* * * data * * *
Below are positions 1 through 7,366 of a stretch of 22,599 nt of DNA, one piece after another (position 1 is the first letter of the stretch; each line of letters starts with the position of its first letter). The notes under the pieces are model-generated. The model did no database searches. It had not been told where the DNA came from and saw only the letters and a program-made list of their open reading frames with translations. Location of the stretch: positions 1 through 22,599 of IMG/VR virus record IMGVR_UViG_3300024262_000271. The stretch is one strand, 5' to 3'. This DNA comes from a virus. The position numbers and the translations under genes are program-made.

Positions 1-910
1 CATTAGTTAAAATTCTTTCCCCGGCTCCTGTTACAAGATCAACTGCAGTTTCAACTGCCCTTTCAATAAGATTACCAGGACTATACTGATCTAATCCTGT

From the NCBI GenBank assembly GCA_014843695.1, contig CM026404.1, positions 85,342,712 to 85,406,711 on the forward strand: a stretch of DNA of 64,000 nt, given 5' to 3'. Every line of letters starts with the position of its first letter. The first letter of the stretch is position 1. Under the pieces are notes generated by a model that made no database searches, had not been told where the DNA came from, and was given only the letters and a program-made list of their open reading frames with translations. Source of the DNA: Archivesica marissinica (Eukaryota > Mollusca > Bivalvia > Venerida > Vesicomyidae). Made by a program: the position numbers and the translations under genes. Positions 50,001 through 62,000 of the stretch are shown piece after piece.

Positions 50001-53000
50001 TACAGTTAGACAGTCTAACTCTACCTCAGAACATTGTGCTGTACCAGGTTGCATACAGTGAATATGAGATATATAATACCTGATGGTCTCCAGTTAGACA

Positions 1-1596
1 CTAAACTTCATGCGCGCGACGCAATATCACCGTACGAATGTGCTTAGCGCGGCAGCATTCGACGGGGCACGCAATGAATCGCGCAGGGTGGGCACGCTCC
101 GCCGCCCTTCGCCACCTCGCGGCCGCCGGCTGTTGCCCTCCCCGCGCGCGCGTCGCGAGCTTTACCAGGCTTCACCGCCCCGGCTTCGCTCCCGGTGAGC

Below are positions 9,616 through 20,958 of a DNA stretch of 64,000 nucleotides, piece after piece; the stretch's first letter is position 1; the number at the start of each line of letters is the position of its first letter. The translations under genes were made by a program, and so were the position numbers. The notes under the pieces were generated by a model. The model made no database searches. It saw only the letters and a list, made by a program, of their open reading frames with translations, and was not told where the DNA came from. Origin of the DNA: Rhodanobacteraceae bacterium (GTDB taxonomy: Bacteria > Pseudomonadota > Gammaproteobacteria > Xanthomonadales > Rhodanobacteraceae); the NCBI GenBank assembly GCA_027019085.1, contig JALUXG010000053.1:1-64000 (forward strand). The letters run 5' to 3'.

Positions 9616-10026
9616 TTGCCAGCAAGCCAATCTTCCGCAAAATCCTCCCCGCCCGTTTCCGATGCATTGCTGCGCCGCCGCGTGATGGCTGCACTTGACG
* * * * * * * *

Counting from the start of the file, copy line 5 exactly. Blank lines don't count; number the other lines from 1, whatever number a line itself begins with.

Positions 50001-53000